National Center for Public Policy Research press release


For Release: July 7, 2011
Contact:
David Almasi at (202) 543-4110 x11 or or (703) 568-4727 or [email protected] or Judy Kent at (703) 759-7476 or [email protected]


Black Activists "Deeply Disappointed" in President Clinton's "Disingenuous" Racial Attack on Ballot Security Measures

Protecting Against Vote Suppression Not Akin to Segregation

 

Washington, D.C. - Black activists with the Project 21 leadership network are disappointed that former president Bill Clinton chose to become the latest liberal luminary to sully his credibility by likening state-level voter protection rules to segregationist Jim Crow laws of the past.

"It's hard not to ignore the deep historical ignorance in President Clinton comparing voter protection statutes to Jim Crow, and it leaves me deeply disappointed," said Project 21 spokesman Jerome Hudson. "Clinton diminishes himself by engaging in this brand of gutter politics. It's one thing to dispute a state's legislative attempts to preserve voter integrity, but Clinton crossed the line in his crusade to paint lawmakers concerned about vote suppression through fraud as racists and segregationists. It's despicable and deplorable."

At a July 6 address to the left-wing group Campus Progress, President Clinton railed against some of the existing ballot security measures currently enforced in 30 states, alleging that they are meant to prevent young people and minorities from voting. Clinton said: "There has never been in my lifetime, since we got rid of the poll tax and all the voter Jim Crow burdens on voting, the determined effort to limit a franchise that we see today."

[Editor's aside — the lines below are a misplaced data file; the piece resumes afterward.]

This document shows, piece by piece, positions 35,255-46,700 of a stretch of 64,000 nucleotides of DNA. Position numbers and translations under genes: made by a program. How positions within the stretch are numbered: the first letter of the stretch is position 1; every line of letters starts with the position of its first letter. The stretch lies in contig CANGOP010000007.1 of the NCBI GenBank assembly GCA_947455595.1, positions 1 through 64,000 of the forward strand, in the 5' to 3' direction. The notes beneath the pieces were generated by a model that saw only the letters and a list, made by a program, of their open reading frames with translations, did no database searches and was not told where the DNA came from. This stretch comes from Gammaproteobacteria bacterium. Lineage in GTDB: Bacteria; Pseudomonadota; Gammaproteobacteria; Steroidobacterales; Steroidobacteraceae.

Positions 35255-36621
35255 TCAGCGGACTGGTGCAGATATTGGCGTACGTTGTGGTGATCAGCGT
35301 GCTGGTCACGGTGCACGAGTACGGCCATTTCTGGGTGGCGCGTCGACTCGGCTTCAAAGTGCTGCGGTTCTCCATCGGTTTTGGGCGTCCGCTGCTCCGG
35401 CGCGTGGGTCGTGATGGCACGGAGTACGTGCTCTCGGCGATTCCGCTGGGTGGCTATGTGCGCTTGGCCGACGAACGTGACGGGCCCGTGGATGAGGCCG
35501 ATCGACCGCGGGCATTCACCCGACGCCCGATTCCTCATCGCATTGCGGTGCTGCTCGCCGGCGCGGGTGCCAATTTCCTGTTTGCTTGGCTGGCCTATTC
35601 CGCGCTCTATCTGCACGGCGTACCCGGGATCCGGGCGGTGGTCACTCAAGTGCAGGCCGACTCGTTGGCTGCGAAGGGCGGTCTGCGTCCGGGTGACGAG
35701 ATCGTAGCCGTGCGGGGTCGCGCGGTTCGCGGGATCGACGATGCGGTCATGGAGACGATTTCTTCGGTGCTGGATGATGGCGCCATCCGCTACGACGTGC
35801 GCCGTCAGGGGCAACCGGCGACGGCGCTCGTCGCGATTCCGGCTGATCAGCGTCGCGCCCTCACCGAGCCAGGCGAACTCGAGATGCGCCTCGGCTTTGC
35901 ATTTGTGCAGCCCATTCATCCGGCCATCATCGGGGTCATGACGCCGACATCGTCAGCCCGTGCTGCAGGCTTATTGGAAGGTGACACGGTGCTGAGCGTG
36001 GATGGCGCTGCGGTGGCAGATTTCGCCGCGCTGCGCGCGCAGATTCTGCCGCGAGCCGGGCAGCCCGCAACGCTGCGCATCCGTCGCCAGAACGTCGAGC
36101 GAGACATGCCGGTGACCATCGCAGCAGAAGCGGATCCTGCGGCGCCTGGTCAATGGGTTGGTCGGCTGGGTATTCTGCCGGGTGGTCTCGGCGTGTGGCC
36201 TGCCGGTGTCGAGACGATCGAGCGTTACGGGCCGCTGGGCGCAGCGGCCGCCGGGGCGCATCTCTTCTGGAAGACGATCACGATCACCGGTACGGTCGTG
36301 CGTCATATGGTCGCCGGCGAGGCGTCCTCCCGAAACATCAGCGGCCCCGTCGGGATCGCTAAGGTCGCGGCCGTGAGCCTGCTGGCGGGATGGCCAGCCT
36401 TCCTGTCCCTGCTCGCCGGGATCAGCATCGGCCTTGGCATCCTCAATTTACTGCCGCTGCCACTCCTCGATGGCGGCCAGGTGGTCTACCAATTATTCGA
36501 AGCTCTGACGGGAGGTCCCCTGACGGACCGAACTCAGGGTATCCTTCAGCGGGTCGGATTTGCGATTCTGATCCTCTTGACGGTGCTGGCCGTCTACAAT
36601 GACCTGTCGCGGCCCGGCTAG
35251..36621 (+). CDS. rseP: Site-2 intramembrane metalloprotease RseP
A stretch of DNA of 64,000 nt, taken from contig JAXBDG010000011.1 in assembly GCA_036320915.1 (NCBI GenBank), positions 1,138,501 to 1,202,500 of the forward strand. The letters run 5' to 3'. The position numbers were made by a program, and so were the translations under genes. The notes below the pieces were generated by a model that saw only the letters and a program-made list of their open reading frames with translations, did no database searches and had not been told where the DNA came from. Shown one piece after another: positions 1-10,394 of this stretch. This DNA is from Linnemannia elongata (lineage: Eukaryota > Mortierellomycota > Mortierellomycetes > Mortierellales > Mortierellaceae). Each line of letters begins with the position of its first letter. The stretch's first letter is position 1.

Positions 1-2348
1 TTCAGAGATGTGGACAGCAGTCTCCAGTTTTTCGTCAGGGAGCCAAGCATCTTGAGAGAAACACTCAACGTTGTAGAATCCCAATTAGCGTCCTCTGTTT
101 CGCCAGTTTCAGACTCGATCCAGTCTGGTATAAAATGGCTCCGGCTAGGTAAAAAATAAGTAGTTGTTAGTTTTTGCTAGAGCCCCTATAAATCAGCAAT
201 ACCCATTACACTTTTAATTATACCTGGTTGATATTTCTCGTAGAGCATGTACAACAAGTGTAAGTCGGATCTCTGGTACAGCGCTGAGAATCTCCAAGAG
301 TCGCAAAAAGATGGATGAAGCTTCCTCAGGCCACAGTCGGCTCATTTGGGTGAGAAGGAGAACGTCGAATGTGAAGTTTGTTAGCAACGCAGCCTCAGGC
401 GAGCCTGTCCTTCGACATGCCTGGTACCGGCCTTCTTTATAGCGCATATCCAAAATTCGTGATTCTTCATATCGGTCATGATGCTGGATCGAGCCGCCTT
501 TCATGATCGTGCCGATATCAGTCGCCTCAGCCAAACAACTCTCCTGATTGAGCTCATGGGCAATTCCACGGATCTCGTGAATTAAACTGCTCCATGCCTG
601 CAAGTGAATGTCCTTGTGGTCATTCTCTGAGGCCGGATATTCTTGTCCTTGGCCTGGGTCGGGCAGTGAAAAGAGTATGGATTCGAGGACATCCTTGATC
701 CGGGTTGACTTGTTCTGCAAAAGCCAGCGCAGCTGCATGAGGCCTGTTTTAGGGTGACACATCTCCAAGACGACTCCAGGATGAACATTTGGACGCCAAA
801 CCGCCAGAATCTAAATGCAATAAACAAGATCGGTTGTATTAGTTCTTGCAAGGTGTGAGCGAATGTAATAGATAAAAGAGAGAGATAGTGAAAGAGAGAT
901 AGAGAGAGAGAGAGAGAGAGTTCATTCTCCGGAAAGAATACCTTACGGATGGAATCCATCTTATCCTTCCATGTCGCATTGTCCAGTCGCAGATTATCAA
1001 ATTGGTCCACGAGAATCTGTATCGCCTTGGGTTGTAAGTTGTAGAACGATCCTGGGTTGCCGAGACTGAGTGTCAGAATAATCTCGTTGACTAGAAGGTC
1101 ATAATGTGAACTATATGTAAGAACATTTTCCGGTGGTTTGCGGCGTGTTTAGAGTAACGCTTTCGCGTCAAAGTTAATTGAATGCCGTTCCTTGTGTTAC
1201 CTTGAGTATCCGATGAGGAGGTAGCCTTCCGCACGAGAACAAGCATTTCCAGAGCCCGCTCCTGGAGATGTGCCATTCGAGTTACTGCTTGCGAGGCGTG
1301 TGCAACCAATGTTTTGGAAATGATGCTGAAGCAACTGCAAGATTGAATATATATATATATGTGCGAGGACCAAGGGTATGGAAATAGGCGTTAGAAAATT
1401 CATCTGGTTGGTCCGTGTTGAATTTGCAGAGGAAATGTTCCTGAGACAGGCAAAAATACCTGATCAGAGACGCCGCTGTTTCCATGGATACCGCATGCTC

President Clinton's comments follow a similar allegation made in June by Representative Debbie Wasserman Schultz (D-FL), the chairman of the Democratic National Committee, that state rules meant to combat the suppression of legitimate votes through identity fraud at the polls are an effort "to literally drag us all the way back to Jim Crow laws." After criticism from Project 21 and others, Wasserman Schultz later admitted that "Jim Crow was the wrong analogy to use."

Nonetheless, President Clinton chose to use the same analogy to defame state ballot protection laws that most often accommodate provisional ballots and affidavit affirmations of identity for instances in which someone seeking to vote cannot provide any of the many accepted forms of identification. Jim Crow laws, to the contrary, were purposefully meant to deprive blacks of any access to voting.

"It is unfortunate that a past President of the United States would stoop so low as to use the same tired talking points that the leader of his political party was already widely criticized for using and later retracted," noted Project 21 spokesman Coby W. Dillard. "Liberals are reintroducing the sins of the past in a disingenuous appeal for political support. That those sins are all they have to turn to shows that their nationally-rejected agenda raising taxes, forcing an unconstitutional healthcare mandate on Americans and driving energy prices higher to promote an environmental agenda supported by their benefactors is lost."

Project 21, a leading voice of black conservatives since 1992, is sponsored by the National Center for Public Policy Research (http://www.nationalcenter.org).

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